Arizona state legislature just passed a law which bans the filming of police at a close distance. Unauthorised filming of police within a distance of 8 feet could result in fines or jail time. Critics of the new Arizona law have called the ban a threat to free speech and freedom of the press.
Over the past few years the rise of mobile phone footage from witnesses and bystanders has become increasingly common. On some occasions this has helped expose unfair or unlawful treatment at the hands of police officers. The filming of one such incident of the death of George Floyd in 2020 sparked worldwide protests and support of the Black Lives Matter movement.
People who ignore a verbal warning and continue filming risk a misdemeanour charge and up to 30 days in jail. The law, however, makes exceptions for people interacting with police, or in enclosed area on private property. Additionally, if you’re the subject of a law enforcement encounter (including a vehicle stop), the bill allows you to film, provided that, again, it does not interfere with “lawful police actions.”
State representative John Kavanagh has argued it is necessary because “groups hostile to the police” sometimes “get dangerously close to potentially violent encounters”.
But the timing is interesting. This bill passed just one year after the US Department of Justice launched a far-reaching investigation into the Phoenix police department’s potential use of excessive force, according to NPR.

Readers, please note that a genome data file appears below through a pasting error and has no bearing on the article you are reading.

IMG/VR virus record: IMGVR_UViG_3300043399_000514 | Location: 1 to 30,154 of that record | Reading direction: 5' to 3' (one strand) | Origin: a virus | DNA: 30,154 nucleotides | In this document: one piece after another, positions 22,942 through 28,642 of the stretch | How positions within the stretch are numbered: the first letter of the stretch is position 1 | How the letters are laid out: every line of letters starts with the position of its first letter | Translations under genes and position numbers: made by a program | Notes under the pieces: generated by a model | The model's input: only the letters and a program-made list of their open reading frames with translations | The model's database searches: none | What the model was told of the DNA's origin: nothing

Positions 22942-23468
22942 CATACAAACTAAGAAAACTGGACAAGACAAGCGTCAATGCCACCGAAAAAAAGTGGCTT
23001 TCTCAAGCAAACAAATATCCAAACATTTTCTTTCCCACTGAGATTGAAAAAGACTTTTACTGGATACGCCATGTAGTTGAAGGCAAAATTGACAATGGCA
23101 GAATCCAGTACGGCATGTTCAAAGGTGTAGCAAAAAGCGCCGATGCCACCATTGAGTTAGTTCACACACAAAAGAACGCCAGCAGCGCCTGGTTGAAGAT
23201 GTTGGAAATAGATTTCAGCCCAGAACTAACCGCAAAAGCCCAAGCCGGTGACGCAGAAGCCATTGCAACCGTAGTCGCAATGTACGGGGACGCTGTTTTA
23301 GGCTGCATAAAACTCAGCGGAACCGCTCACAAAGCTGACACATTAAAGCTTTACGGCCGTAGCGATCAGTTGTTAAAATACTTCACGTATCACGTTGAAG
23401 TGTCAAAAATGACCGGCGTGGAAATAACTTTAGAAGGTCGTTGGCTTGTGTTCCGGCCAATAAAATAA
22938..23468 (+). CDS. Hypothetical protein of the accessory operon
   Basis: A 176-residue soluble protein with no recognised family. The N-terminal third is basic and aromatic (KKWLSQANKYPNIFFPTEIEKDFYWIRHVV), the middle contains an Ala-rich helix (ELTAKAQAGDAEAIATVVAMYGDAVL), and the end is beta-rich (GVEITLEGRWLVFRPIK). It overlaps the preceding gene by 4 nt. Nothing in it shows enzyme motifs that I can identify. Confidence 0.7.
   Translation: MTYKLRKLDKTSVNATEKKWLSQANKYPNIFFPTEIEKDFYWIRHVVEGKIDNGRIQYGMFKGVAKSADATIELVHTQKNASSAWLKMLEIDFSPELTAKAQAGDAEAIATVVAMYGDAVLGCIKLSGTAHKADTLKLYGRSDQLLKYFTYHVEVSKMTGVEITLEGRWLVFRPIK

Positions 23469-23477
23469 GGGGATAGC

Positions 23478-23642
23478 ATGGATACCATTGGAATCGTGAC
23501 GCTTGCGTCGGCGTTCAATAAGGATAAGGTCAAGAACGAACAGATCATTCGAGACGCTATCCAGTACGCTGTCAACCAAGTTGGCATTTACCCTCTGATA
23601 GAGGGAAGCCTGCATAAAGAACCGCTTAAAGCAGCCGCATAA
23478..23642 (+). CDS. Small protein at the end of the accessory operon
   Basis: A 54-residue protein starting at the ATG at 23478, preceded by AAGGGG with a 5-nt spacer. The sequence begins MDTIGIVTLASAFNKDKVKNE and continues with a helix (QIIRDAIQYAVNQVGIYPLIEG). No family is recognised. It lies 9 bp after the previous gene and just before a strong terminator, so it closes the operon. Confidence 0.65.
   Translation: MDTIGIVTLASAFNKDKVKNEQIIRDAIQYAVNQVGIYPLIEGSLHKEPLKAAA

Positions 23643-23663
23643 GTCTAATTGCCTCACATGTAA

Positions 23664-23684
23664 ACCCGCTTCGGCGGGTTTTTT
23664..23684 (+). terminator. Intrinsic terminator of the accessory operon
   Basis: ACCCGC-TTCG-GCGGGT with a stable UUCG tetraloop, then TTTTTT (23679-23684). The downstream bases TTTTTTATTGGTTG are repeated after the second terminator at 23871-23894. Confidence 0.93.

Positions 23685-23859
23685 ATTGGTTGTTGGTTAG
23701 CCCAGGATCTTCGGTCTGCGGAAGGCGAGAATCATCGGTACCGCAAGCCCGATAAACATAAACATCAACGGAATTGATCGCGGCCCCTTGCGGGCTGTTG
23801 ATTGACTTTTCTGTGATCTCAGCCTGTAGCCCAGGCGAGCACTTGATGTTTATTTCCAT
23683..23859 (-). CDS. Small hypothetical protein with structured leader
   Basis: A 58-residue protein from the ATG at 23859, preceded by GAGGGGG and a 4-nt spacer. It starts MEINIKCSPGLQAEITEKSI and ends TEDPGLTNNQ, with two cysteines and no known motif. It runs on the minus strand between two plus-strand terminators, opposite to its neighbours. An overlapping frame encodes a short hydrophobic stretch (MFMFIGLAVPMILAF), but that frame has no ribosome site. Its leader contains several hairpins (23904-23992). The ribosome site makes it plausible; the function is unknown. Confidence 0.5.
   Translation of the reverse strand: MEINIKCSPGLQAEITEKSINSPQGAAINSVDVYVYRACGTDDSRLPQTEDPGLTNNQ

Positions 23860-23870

The National Press Photographers Association filed an official objection in February, along with an open letter signed by major media outlets and First Amendment Advocates, including BuzzFeed, The Associated Press, The New York Times, The Atlantic, and the Society of Professional Journalists.
There is genuine concern for the freedom of speech and first amendement rights. “By limiting our ability to record police interactions, this law will undoubtedly make it even more difficult to hold police officers accountable for misconduct,” American Civil Liberties Union of Arizona staff attorney K.M. Bell told Insider.
This is not the first place to make filming or photographing police an offence. In Spain, the law has resulted in photojournalists receiving substantial fines, up to a year after the incident happened.
The Arizona law comes into effect on 24 September and will make it illegal to film police officers in the state within a distance of 8 feet.
[Via BBC News]
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